An analysis of limitations inherent to the force-balance method requires some careful thought. Ostensibly, the method appears to solve many problems encountered in seismometer design. There are, however, serious issues of anelasticity that have never apparently been considered in relationship to the use of these instruments.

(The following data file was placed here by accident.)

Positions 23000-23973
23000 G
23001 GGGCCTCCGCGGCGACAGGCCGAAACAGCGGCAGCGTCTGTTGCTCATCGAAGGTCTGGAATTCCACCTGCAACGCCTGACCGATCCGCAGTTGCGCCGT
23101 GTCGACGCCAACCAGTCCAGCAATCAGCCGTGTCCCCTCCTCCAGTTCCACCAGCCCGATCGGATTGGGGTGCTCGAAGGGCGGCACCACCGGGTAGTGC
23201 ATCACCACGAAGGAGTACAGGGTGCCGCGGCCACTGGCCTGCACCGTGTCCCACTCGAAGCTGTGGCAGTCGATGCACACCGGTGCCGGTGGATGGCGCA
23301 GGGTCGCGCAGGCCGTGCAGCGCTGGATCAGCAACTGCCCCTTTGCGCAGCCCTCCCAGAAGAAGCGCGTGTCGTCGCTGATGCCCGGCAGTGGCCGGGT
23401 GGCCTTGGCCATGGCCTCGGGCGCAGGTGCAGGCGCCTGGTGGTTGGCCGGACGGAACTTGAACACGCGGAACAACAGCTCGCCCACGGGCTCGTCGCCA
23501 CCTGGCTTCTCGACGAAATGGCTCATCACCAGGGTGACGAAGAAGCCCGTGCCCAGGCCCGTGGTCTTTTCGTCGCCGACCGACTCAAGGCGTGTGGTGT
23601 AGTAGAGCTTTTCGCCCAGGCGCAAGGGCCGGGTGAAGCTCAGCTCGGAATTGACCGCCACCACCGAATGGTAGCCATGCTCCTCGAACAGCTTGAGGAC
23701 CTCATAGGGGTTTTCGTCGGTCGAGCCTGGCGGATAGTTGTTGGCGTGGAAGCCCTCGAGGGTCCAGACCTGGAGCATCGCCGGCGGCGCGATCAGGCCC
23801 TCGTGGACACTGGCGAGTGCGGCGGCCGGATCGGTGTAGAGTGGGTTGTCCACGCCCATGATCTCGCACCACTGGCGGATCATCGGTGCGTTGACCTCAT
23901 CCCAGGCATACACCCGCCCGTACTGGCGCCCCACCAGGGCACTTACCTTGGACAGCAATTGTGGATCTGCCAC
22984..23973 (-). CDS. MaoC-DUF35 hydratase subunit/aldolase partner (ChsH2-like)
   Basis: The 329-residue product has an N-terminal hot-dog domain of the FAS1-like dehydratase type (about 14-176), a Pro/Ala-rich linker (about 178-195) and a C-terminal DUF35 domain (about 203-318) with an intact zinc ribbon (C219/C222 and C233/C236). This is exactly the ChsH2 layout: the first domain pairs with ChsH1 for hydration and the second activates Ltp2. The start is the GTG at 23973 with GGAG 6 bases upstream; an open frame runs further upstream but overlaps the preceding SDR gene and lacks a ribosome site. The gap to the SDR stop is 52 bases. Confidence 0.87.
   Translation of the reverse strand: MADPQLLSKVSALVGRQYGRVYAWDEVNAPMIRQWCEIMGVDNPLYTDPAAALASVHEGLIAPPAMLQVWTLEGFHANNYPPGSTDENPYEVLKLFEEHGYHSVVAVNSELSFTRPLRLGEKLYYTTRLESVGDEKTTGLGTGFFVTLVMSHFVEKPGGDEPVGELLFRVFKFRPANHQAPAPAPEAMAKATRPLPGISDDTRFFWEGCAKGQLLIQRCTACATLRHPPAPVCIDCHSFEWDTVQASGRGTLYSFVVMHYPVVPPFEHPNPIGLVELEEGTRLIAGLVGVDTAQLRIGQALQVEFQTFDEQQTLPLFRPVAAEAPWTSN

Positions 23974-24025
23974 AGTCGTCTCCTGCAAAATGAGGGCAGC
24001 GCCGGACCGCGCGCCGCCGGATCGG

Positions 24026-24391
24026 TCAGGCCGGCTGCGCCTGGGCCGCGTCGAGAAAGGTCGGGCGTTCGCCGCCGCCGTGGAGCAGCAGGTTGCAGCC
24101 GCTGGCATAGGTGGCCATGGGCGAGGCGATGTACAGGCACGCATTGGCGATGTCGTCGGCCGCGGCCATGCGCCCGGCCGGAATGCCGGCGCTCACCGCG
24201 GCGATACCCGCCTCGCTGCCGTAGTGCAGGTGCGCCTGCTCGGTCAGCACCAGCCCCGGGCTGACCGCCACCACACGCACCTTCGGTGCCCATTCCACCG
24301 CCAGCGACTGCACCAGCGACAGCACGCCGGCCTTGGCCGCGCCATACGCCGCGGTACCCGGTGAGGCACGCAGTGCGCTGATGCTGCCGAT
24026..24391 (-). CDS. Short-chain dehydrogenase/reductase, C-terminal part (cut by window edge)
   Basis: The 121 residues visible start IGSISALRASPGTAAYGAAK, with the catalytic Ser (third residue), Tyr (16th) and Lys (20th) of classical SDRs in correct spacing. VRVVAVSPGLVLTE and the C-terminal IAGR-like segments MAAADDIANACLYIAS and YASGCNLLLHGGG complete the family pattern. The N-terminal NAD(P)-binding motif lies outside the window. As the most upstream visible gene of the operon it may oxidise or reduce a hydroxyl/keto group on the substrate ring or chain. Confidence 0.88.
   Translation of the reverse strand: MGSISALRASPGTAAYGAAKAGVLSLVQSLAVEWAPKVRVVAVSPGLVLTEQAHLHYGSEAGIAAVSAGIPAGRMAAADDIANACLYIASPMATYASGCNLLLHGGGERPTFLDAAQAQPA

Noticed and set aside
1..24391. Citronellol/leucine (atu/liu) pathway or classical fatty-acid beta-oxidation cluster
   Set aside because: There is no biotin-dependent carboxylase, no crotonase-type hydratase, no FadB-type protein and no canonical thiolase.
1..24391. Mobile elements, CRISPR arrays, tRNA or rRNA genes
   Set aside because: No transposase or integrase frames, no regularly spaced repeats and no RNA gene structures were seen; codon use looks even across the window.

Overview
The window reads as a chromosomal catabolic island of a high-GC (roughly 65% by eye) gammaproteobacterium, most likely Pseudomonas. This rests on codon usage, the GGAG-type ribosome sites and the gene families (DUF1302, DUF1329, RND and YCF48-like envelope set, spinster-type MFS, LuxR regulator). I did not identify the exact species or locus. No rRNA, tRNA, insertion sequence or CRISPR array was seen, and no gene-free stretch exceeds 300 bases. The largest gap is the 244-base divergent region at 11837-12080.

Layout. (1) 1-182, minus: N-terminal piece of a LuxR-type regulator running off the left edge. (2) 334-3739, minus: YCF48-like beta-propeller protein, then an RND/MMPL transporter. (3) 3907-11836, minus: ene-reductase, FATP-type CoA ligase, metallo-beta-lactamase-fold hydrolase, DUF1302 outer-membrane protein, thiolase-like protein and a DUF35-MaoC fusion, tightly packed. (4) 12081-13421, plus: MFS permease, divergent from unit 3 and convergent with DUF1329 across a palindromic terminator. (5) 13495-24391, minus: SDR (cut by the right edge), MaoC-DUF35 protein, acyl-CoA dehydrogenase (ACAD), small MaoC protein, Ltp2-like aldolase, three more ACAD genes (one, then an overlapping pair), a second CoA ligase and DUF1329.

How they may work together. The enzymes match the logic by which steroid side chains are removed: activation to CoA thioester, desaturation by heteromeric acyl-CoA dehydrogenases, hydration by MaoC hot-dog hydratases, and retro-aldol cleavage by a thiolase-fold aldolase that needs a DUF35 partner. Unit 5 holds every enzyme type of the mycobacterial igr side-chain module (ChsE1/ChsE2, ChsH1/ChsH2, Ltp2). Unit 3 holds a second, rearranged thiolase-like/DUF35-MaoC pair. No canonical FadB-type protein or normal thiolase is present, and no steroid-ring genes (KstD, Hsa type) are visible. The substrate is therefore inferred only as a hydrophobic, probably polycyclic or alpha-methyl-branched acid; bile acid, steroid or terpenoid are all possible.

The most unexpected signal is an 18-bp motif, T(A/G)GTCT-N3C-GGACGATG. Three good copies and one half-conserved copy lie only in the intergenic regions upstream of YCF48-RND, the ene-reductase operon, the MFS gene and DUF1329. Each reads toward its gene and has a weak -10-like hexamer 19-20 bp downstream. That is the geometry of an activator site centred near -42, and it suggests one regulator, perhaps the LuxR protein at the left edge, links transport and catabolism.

Lest one believe that force-balance feedback is infinitely superior to conventional seismometry, consider the following logic. Why even bother with the leaf-spring that is commonly used to support the test mass in these instruments? Why not just add a feedback network to a solid state mass balance instrument that works with resistive strain gauges? Place a big test mass on the pan of the modified mass balance (mmb), add a magnetic transducer of some type to provide a significant lifting force on the mass, and ``voila''-with proper feedback adjustment we suddenly can see earthquakes with the simplest of instruments. Hopefully everyone will quickly recognize the folly of this reasoning and know that such a modified mass measuring instrument is not capable of functioning as a bonafide seismometer. But why? The answer to this question lies in the following observation. System adaptability is no better than the integrity of the ``spring'' used in generation of the error signal. As noted earlier, any error signal requires the measurement of strain. In the case of the hypothetical modified mmb, the ``spring'', in the absence of feedback, has an exceedingly large k. In the case of the W/S leaf-spring seismometer, the leaf has a considerably larger k than that of the conventional seismometer. Can electronics soften even the hardest springs? The answer is obviously no! What are the limitations to softening? I submit to the reader that there are a host of unanswered questions in the matter. It is easy to see that electronics limitations (addressed earlier) pose an ultimate upper limit on the size of k. But anelasticity of the support is probably even more important than the electronics-and the problems borne of it are mostly unstudied. This is true in spite of the fact that practictioners understand that an instrument must be allowed to settle for some time after initial loading, before it becomes dependable. This settling is necessary to minimize the effects of anelasticity, through a type of work-hardening.